Pacific Notes: George, James, Jackson, Warriors

It has been evident for the past few years that there is mutual interest between the Lakers and hometown All-Star Paul George. The Pacers and Lakers discussed George in a trade this past offseason and L.A. was even fined for openly discussing its interest in the All-Star forward.

This is just the latest chapter in the Lakers coveting not just top free agents but native free agents, Bill Oram of the Orange County Register writes.

Just two summers ago, DeMar DeRozan – a Compton product – was linked to the Lakers before he re-signed with the Raptors. Two summers from now, Klay Thompson, a Los Angeles native, is expected to hit free agency and the Lakers will almost certainly be in the mix. Kevin Lovewho played at UCLA, was expected to be a Lakers target in 2015 before the Cavaliers acquired him a year earlier. There is a noticeable pattern with the Lakers: pursue big names and if they happen to be from the area, pursue them even harder.

“I think that’s just the media,” George said about his impending free agency. “They see a headline and immediately they jump to conclusions. It’s funny but at the end of the day I know where my decision lands, or what my decision is, and that’s all that matters.”

Check out other Pacific Division news below:

  • Tonight’s All-Star Game takes place in Los Angeles and the Lakers‘ free agency targets — in addition to George — have been a major talking point, Sam Amick of USA TODAY Sports writes. The Lakers cleared considerable cap space by trading away Jordan Clarkson and Larry Nance Jr. at the deadline with eyes toward George and possibly LeBron James. Russell Westbrook, a California native himself, already shot down the notion of George wanting to jump ship over the summer. “That’s out! Paul ain’t going nowhere,” Westbrook told reporters as Lakers fans chanted for George. “It’s over for that.” As for James, his decision is still up in the air.
  • Josh Jackson‘s defense has always been strong but his recent surge on offense could make him a major threat for the Suns, Bryan Kalbrosky of HoopsHype writes. Since January, Jackson has averaged 16.1 PPG for the Suns.
  • Michael Lee of Yahoo Sports examines the Warriors‘ success and how it has become a part of the team’s identity in both wins and losses.

Pacific Notes: Lakers, Thompson, Jackson

There’s no denying that the Lakers are set on making a push for Paul George and LeBron James this summer, but what if things don’t go according to plan? Bleacher Report’s Eric Pincus recently broke down the club’s alternative options if one or both of those stars decide against a move to Los Angeles.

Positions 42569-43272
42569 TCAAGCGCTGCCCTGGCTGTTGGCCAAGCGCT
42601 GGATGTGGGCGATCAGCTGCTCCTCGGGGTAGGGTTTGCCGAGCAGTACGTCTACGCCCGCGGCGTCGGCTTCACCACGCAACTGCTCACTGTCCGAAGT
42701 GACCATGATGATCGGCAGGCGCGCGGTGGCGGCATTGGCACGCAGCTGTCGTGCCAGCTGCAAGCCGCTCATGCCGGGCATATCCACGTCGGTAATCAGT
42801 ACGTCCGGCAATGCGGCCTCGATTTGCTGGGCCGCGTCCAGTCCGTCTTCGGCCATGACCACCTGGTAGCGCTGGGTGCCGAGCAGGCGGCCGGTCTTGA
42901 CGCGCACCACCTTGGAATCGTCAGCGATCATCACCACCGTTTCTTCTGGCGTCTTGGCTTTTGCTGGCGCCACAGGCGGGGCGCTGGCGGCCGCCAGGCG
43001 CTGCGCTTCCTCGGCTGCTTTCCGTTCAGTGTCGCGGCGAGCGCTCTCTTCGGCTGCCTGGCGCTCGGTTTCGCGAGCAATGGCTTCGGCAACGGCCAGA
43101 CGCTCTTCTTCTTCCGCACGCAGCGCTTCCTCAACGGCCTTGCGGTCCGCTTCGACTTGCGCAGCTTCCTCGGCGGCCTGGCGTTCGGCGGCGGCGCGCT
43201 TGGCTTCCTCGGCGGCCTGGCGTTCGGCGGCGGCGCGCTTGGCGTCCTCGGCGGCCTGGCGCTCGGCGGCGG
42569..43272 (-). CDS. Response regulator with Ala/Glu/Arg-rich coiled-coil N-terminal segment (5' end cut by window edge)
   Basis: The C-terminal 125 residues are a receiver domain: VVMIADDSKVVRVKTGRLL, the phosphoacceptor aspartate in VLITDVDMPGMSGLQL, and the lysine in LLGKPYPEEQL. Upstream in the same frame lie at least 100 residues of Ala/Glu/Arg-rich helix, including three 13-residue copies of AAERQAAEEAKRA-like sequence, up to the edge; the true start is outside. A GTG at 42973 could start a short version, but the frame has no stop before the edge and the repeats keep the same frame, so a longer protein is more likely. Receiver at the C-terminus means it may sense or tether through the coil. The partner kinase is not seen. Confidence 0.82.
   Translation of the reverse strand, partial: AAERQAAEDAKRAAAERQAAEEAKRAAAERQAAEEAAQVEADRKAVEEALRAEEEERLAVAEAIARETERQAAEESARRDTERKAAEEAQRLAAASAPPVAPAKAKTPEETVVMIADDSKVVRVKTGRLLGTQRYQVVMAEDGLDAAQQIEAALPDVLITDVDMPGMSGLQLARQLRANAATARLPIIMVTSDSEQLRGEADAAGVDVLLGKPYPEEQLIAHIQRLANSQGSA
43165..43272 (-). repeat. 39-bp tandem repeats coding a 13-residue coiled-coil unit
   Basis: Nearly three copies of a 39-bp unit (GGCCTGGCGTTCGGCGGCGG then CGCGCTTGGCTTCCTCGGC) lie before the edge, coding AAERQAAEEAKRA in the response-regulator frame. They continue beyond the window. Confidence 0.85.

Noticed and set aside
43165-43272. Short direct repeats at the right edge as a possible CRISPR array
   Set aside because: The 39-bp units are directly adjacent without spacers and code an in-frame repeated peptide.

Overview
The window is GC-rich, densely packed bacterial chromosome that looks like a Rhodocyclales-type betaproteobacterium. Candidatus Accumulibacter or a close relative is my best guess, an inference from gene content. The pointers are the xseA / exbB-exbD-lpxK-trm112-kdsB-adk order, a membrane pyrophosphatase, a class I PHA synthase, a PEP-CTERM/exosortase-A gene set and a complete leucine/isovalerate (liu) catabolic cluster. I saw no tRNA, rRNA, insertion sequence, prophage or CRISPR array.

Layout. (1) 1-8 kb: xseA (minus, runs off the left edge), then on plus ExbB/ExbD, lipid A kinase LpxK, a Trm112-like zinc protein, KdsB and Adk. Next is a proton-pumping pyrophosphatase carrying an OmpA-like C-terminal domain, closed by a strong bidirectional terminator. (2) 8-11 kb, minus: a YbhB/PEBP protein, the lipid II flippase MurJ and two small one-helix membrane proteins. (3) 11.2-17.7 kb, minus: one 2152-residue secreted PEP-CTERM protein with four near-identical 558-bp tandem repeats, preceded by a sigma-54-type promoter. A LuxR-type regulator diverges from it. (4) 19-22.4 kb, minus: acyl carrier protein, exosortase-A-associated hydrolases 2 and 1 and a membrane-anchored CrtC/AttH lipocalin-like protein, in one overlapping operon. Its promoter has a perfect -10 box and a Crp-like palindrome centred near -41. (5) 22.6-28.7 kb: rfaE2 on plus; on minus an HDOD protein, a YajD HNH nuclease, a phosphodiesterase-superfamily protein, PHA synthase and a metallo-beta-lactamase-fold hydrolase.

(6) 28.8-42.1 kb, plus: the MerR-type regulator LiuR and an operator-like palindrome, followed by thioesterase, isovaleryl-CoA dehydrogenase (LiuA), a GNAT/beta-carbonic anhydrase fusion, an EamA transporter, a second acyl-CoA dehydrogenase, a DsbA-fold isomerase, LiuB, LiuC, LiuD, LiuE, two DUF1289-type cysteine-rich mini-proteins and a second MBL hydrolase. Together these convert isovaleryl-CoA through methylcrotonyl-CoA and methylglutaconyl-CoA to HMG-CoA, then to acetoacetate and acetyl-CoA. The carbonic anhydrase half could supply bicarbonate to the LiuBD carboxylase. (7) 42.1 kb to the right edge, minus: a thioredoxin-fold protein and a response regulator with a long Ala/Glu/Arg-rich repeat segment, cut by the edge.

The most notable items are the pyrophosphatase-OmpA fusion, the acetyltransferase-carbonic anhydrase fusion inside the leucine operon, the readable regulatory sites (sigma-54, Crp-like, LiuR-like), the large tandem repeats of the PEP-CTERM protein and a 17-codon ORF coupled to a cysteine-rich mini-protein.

If James decides not to sign with the Lakers, it’s expected that the franchise will continue to make a push for George. What the team would do with its second max slot in that scenario remains to be seen, however. Given that the next-best reasonably available options could be an injured DeMarcus Cousins and DeAndre Jordan, the Lakers may opt hold onto their cap space until the summer of 2019 in that situation.

If neither of the two sign in L.A., the Lakers would almost inevitably have to hold onto their cap space until the summer of 2019 when players like Kawhi Leonard, Kyrie Irving and Kemba Walker hit the market.

If the latter happens, the Lakers will need to be tactful in how they manage players like Isaiah Thomas, Julius Randle and Brook Lopez, all set to have their contracts expire at the end of June.

There’s more from the Pacific Division:

  • Although he won’t hit free agency until the summer of 2019, Warriors guard Klay Thompson has every intention of remaining with Golden State, Mark Medina of the Mercury News writes. “Anything I can do to stay with the Warriors is first and foremost. God willing, it happens. If not, I don’t even think about that,” Thompson said.
  • If a player needs to be convinced to play for the franchise and carry on the Lakers legacy, they’re not the right person for the job, Kobe Bryant said. The Hall of Fame-bound shooting guard discussed his role in recruiting free agents for the only franchise he ever played for with ESPN’s Jalen Rose.
  • Since the new year, Suns rookie Josh Jackson has averaged 16.1 points per game. That’s a notable increase from the 9.0 he averaged through the first three months of his NBA career. Bryan Kalbrosky of HoopsHype recently shed light on the Kansas product’s in-season improvement.